This acronym has two versions and both are important. PLN can be either a Professional Learning Network or a Personal Learning Network. While it may seem to have arisen along with social networks, the concept has been in use long before the Internet, although the term didn’t exist.
Connecting with colleagues to seek their advice or help on a professional issue has always existed. At first it was within an office or school. I can remember reaching out to a school librarian when I was planning to automate my library in 1993. The telephone was my link. I had already begun building a large Professional Learning Network by becoming an active member first in my state’s school library association and soon after in AASL.
Social networks have made extended these connections. Numerous library associations have Facebook pages. National and state organizations also have listservs, and, of course, there’s LM_NET which has been a vital listserv for many school librarians who know how to manage the large amount of email messages. Have a problem? A question? Just put it out on one or more of these and advice and help from experience practitioners will soon help you resolve it.
Sometimes you aren’t looking for anything, but a post gives you an idea. I was just on the NYLA/SSL Facebook page and there was an illustration of Barbara Stripling’s inquiry model. I will be teaching a course in the fall which will discuss inquiry-based learning. I asked the person who posted, if she would send it to me for this purpose. She did, and I will be using it with attribution to her and Barbara Stripling.
Members of Google+ TL Chat share what they are doing with software and other resources you may not have heard of. Just click on the post and find out more. If necessary, post a question. Twitter and LinkedIn groups offer other sources of information to grow your PLN.
Personal Learning Networks are a mix. The greatest number of people in my personal learning network are fellow librarians who are also my friends. I know them well even if I only see many of them at conferences. We are always available for each other. They are my friends on Facebook so I am always keeping up with their lives—professional and personal.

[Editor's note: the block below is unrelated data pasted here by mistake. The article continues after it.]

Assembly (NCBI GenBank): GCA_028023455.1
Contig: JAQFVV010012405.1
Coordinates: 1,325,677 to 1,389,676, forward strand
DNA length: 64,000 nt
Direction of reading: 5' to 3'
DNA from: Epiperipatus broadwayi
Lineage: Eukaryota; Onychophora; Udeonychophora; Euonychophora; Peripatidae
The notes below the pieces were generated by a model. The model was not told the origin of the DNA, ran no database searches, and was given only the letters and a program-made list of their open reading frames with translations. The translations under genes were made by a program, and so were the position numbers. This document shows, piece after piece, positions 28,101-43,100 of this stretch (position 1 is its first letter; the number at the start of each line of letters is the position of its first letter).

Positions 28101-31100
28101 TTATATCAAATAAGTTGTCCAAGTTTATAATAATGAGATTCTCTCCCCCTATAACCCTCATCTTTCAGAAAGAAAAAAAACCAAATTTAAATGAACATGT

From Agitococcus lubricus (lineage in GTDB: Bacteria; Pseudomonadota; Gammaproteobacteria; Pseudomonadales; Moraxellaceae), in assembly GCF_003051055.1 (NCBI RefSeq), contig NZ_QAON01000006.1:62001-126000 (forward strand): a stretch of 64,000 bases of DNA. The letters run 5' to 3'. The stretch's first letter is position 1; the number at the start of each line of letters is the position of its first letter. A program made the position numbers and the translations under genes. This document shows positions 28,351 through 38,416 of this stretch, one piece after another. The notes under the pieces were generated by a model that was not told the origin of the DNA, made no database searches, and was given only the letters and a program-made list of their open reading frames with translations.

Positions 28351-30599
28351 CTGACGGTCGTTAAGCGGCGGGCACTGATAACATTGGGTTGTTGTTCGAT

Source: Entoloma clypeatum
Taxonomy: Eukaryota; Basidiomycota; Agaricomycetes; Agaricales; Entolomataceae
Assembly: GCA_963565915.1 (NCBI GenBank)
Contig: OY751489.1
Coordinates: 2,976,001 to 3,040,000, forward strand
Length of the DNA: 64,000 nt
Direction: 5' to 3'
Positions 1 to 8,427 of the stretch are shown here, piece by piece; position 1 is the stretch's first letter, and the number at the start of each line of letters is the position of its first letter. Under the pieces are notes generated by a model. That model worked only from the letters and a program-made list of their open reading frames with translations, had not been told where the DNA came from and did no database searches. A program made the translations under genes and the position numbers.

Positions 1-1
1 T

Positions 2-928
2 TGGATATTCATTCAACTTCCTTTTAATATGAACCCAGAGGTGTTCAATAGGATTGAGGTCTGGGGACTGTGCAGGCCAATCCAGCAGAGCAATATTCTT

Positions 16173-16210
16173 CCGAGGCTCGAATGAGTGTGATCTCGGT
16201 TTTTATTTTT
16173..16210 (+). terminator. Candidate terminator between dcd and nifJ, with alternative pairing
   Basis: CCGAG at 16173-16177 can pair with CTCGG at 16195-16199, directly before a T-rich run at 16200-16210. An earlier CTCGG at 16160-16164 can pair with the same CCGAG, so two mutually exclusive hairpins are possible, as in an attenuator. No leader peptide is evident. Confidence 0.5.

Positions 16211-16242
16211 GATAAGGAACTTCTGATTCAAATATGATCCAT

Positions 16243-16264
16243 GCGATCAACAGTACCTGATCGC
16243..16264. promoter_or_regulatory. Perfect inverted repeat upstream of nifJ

In person and online, we can get involved in discussions about issues arising in the profession. Occasionally this leads to developing a project together or creating a workshop or presentation for a conference. We know each other well enough to make drawing on each other’s specific area of expertise a natural part of the collaboration.
The remainder of the people in my Personal Learning Network are non-librarian friends. Recently, I became interested in yoga for people with limited mobility. I am a good librarian and researcher. I could have spent time investigating this on my own. Instead, I reached out to a friend who has been attending yoga classes for years. She loved exploring this. Soon she was sending me information about programs on television and chair yoga classes at a local Y and through the local park service.
Because she had a yoga PLN, she was able to let me know which had good teachers and the pros and cons of each option. She also sent me illustrated directions for doing chair yoga at home. I now have a number of options without expending much of my own time.
Knowledge and information keep expanding at a rapid pace. You can’t do it all by yourself. Remember this is a two-way street. Often you are able to respond to someone else’s query. You are continually getting and giving in our participatory culture. Being a school librarian today requires you to keep up with the constantly changing technology landscape. PLNs – both professional and personal, are the way you can do it without feeling lost. How big is your PLN? How are you going to make it bigger?